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ARS Home » Southeast Area » Athens, Georgia » U.S. National Poultry Research Center » Avian Disease and Oncology Research » Research » Publications at this Location » Publication #281769

Research Project: GENETIC AND BIOLOGICAL DETERMINANTS OF AVIAN TUMOR VIRUS PATHOGENICITY, TRANSMISSION, AND EVOLUTION

Location: Avian Disease and Oncology Research

Title: Large subunit of the ribonucleotide reductase gene is a virulent factor and plays a critical role in Marek's disease virus pathogenesis

Author
item Lee, Lucy
item Sun, Aijun - Texas A&m University
item Heidari, Mohammad
item Silva, Robert
item Lupiani, Blanca - Texas A&m University
item Reddy, Sanjay - Texas A&m University

Submitted to: American Veterinary Medical Association Abstract
Publication Type: Abstract Only
Publication Acceptance Date: 8/5/2012
Publication Date: 8/5/2012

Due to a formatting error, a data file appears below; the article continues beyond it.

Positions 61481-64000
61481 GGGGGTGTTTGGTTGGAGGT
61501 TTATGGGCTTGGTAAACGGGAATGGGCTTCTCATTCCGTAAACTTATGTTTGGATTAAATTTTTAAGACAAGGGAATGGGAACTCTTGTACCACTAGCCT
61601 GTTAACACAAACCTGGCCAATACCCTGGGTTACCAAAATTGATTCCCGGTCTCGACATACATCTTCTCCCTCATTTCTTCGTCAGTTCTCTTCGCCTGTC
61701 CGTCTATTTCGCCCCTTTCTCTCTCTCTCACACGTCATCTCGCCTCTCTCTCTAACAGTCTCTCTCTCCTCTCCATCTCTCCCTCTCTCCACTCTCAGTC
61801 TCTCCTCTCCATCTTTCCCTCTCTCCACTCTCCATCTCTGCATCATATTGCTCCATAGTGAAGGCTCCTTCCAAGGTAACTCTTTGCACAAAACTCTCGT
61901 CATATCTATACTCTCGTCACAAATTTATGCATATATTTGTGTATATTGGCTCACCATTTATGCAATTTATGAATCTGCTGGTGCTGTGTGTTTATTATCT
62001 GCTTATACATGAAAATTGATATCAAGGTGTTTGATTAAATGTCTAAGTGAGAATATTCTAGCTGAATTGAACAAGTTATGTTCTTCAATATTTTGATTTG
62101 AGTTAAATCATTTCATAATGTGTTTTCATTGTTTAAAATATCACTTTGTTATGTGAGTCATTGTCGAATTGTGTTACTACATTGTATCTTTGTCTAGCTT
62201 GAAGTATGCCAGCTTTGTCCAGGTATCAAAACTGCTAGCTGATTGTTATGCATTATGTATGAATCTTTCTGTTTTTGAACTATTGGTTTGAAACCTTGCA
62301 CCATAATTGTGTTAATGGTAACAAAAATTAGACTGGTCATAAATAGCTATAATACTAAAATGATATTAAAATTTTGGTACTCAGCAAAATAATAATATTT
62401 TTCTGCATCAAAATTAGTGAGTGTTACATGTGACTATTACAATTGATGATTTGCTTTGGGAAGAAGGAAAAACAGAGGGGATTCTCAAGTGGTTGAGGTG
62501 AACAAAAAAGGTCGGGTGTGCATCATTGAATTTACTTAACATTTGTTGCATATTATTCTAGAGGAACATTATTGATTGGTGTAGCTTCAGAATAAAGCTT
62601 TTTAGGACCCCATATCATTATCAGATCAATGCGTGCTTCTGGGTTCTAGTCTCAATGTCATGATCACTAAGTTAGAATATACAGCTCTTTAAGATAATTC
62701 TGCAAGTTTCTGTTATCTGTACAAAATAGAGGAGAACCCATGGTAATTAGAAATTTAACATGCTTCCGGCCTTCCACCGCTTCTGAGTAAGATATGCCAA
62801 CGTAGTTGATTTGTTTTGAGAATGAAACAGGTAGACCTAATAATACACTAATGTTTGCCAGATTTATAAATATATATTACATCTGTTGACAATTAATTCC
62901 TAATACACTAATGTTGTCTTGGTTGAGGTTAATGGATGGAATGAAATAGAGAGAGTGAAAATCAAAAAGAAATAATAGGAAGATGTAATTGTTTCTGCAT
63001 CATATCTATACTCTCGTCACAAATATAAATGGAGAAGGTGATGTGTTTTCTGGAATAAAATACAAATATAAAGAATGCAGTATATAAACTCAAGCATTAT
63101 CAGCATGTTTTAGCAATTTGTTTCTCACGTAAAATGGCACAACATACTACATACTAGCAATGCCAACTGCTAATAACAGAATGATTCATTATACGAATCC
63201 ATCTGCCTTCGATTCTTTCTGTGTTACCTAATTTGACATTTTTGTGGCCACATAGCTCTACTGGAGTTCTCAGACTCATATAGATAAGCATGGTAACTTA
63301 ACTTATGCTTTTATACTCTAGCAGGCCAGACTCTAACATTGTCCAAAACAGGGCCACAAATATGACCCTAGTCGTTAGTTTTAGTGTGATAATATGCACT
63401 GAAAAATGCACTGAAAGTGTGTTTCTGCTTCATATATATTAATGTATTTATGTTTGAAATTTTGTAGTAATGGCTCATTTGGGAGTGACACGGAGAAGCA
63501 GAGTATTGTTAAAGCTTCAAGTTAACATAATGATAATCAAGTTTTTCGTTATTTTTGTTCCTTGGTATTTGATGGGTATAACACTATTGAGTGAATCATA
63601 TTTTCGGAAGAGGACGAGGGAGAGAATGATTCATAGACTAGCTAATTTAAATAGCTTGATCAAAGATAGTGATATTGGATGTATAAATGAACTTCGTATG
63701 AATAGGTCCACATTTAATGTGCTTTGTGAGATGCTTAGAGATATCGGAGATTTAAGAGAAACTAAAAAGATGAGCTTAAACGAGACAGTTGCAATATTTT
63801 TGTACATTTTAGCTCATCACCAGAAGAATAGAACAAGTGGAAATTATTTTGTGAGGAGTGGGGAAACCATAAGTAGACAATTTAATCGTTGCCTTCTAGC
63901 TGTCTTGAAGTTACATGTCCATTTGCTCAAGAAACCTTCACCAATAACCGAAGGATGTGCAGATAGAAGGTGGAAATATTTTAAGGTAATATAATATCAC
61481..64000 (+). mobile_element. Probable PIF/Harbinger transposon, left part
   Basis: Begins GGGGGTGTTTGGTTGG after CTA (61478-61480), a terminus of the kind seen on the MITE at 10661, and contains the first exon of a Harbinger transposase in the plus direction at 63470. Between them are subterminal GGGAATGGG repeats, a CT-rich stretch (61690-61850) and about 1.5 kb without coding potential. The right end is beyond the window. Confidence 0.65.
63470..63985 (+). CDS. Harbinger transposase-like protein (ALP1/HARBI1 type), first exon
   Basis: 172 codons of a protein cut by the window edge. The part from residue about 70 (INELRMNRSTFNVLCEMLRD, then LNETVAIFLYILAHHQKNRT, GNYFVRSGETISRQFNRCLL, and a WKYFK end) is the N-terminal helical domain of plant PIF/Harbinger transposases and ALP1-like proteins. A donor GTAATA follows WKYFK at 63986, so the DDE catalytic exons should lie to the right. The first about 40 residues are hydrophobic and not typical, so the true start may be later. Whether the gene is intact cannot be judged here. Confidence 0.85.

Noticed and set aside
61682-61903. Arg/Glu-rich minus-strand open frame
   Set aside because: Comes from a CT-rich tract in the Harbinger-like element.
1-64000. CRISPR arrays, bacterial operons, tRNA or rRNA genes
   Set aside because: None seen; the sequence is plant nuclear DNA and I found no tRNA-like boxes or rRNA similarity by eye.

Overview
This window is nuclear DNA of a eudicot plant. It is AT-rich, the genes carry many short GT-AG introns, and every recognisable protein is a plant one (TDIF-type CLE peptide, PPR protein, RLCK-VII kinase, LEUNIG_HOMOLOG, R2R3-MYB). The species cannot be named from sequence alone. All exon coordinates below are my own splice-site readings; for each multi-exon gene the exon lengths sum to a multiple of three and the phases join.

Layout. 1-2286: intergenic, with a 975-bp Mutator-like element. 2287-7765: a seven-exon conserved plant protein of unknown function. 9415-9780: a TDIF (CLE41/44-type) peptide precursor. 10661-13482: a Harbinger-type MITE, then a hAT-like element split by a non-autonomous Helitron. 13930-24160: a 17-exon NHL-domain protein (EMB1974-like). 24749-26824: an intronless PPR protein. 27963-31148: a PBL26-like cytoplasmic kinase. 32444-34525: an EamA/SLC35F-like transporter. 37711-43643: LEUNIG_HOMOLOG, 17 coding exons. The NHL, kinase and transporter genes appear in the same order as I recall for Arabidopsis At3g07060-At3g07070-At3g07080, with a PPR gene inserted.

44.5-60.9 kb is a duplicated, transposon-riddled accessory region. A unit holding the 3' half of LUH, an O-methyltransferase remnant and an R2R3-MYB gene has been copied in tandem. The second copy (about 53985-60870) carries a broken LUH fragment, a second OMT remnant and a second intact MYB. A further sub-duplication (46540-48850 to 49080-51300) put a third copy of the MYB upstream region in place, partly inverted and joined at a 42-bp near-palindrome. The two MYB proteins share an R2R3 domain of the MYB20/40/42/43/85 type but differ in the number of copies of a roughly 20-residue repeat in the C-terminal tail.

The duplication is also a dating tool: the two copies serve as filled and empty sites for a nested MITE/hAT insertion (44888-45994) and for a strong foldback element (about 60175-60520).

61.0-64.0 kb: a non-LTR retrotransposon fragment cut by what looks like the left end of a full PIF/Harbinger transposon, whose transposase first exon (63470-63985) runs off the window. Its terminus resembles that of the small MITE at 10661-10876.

Citation: Lee, L.F., Sun, A., Heidari, M., Silva, R.F., Lupiani, B., Reddy, S.M. 2012. Large subunit of the ribonucleotide reductase gene is a virulent factor and plays a critical role in Marek's disease virus pathogenesis. American Veterinary Medical Association Abstract. Paper No. 12501.

Interpretive Summary:

Technical Abstract: Marek’s disease virus (MDV) encodes a ribonucleotide reductase (RR) gene consisting of two subunits UL39 (RR1) and UL40 (RR2). Both RR1 and RR2 form an active holoenzyme and are necessary for enzyme activity. This gene was indentified by monoclonal antibody T81 in a gt11 MDV expression library and found to be highly conserved in all 3 serotypes of MDV. MDV RR is expressed abundantly in the cytoplasm of MDV infected duck embryo fibroblasts and is also highly expressed in lymphoid organs and feather follicles throughout the infected chickens. The persistent expression of RR in infected chickens suggests an important role in MDV pathogenesis. Using recombinant DNA technology we have generated a mutant MDV in which RR1 was deleted. Deletion of RR1 did not impair virus growth in vitro. In vivo pathogenesis studies, however, indicate that it plays a critical role in viral pathogenesis.